Ursula Rozum, Green Party candidate for the 24th District congressional seat, speaks on Earth Day at a rally.
continued “It made sense based on what I’ve been working on for the past few years,” she said. “A lot of my knowledge is in areas that are related to things that the federal government does. I’ve been active in U.S.-Latin America foreign policy work with groups like Colombia Support Network that works with communities in Colombia and works to educate in the U.S. about the effects of foreign policy on workers domestically and internationally. I’ve been active in immigrant rights advocacy work. Given my background and the things that I’m knowledgeable about, this felt like an okay thing to do.”
Rozum is running on the Green Party line, meaning that she doesn’t accept any corporate funding for her campaign; so far, she’s raised less than $5,000, putting her at a distinct financial disadvantage. As of July 15, Maffei had raised more than $1.3 million, and Buerkle had raised more than $1.2 million. But Rozum said that meant she wasn’t beholden to any special interests.
“That’s the downfall of the other two parties,” she said. “The Democratic Party has been such a disappointment for so many people, because as good as they can sound sometimes or as populist as President Obama sounds, ultimately he does have some allegiance to the people that finance his campaigns, and I think that goes for the local level as well. We’re people-funded and people-powered.”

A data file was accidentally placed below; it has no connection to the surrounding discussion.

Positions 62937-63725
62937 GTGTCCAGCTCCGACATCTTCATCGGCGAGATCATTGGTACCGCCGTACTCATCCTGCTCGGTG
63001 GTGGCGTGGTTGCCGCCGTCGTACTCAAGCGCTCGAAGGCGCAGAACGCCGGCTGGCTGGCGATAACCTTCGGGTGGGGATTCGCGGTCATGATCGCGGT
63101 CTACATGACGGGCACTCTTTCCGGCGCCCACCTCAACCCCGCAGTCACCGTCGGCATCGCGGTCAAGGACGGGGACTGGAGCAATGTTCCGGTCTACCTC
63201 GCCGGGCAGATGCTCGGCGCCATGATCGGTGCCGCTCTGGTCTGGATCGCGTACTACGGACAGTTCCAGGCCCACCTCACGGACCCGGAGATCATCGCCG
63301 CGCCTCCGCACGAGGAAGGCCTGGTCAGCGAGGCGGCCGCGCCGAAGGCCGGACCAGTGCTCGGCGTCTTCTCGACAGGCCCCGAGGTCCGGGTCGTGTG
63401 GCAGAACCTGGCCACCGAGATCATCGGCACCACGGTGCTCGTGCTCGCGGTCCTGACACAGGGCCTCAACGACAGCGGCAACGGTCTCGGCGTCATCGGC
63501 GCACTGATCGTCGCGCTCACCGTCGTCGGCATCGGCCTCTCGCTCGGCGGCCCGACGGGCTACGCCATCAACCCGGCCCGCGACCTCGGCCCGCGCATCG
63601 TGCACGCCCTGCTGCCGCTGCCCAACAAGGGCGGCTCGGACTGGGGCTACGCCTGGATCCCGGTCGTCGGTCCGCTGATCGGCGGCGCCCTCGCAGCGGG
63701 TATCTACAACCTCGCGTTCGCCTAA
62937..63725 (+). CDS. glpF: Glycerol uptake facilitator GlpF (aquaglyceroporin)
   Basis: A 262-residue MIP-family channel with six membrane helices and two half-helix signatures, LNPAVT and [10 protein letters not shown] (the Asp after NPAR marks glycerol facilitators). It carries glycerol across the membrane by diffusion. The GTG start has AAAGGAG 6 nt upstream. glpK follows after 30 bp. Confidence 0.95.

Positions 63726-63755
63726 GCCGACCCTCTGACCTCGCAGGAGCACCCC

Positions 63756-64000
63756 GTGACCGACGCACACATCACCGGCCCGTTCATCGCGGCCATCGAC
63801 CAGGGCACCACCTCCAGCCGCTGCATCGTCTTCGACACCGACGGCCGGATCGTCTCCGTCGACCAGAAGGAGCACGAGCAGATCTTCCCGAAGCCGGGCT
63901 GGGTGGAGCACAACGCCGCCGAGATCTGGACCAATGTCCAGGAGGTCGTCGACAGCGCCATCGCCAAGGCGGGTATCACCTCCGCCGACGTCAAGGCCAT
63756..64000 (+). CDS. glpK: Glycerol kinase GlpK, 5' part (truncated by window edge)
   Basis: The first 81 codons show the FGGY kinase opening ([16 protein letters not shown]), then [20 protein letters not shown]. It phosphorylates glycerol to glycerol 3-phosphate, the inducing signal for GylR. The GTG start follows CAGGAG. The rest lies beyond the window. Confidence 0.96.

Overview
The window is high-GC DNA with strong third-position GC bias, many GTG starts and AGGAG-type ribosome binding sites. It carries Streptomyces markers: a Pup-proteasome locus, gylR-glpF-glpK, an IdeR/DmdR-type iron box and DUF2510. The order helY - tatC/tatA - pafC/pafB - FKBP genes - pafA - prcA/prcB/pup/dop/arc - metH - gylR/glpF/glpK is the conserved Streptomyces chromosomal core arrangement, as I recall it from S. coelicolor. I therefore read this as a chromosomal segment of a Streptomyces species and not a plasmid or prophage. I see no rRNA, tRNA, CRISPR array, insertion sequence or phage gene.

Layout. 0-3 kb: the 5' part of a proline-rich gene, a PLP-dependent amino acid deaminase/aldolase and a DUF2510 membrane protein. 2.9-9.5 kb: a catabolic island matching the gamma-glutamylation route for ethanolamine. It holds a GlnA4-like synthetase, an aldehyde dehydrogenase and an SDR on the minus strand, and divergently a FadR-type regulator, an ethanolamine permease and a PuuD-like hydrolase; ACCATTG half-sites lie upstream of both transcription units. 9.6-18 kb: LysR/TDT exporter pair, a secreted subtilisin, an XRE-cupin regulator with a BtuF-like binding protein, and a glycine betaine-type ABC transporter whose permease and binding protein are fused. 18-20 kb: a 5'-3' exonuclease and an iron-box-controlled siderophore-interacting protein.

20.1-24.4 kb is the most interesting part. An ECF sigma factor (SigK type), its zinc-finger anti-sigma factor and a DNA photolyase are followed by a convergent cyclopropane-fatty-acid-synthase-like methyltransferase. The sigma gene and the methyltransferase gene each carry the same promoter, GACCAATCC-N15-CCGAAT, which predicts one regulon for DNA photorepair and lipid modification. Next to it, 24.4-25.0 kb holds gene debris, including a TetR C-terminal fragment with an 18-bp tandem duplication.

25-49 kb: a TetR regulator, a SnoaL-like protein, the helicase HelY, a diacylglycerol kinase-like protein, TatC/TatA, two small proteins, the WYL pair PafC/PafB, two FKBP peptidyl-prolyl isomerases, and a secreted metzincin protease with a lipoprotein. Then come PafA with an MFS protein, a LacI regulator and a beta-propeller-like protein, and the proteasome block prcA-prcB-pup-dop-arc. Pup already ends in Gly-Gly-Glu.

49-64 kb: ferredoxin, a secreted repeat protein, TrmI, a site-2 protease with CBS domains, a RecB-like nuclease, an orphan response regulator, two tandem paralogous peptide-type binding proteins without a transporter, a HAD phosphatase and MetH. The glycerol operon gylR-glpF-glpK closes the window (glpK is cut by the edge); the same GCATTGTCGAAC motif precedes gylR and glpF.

Rozum on the issues
Jobs and the economy
The most important issue facing the 24th District and the nation as a whole, Rozum said, is the economy. In order to address the problem, she’s adopted the Green platform as part of her campaign.
“Nationally, the Greens are putting forward a proposal we’re calling the Green New Deal, which is based on Roosevelt’s New Deal, which got us out of the Depression,” she said. “It was focused primarily on putting people back to work through public works that meet community needs. The Green New Deal would be revamped for the 21st century and it would focus on the kinds of infrastructural development that would move us towards a low-carbon or zero-carbon economy.”